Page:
Cornhill Magazine, 2 (1860), 86–96.
Adulteration and its Remedy
[Arthur H Hassall]
Adulteration, Public Health, Chemistry, Microscopy, Wonder, Government, Medical Practitioners, Pharmaceuticals
Select Committee to Inquire into Adulteration of Food, Drinks and Drugs
The threat to public health posed by the 'strange, disgusting, and poisonous demon' (86) adulteration has recently been brought to 'almost universal attention' by the campaign waged by the Lancet (88). Traditionally, chemistry has been used for 'the detection of the various chemical substances and salts used for adulteration' (89), but more recently it has been surpassed by the microscope. The first applications of this 'wonder-revealing instrument [...] created no little surprise and alarm amongst the perpetrators of such frauds. Hundreds of sophistications were brought to light which had for years escaped discovery' (90). Lampoons the Parliamentary Bill for Preventing Adulteration of Articles of Food and Drink as 'weak, diluted, and itself adulterated' (96), and notes that it omits the adulteration of drugs by doctors whose 'best friends [...] prove to be the adulterator', a practice which introduces the 'greatest uncertainty and confusion' into medicine (91).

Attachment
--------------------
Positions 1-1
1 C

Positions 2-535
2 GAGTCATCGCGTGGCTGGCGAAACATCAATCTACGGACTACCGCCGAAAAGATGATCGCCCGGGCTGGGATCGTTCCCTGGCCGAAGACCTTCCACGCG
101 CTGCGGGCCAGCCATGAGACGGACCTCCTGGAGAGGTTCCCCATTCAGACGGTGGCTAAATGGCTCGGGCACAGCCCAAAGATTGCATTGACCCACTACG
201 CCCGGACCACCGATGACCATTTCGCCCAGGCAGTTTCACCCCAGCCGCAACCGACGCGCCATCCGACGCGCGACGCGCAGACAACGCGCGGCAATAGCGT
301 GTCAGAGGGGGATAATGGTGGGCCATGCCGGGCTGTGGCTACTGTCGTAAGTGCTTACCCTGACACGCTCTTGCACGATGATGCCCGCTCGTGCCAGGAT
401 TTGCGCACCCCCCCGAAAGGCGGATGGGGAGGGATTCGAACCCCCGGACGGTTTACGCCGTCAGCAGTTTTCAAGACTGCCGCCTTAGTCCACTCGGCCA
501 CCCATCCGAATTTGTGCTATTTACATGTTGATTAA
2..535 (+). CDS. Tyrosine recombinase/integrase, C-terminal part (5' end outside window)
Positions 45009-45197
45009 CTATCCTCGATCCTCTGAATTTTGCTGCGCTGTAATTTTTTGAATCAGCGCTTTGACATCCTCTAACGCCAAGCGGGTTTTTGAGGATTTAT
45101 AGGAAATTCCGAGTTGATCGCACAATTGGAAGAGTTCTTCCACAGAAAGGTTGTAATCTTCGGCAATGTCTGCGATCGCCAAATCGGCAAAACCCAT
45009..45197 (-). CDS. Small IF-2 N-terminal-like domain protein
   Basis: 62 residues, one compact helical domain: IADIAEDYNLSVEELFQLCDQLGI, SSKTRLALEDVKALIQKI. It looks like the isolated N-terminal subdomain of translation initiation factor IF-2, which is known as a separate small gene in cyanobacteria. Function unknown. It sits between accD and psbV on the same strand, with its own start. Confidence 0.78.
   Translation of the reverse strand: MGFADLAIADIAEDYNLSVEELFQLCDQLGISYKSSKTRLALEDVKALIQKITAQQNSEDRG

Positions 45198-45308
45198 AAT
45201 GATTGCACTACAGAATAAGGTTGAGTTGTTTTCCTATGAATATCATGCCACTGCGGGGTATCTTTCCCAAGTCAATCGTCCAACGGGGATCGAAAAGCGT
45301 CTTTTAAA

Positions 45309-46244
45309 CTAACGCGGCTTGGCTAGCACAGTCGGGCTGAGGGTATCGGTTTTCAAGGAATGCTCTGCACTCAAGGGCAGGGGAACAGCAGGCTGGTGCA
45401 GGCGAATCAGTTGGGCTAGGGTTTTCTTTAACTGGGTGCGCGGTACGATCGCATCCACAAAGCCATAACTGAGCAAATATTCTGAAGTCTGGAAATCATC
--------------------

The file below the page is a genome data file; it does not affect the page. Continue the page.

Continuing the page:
© Science in the Nineteenth-Century Periodical Project, Universities of Leeds and Sheffield, 2005-07
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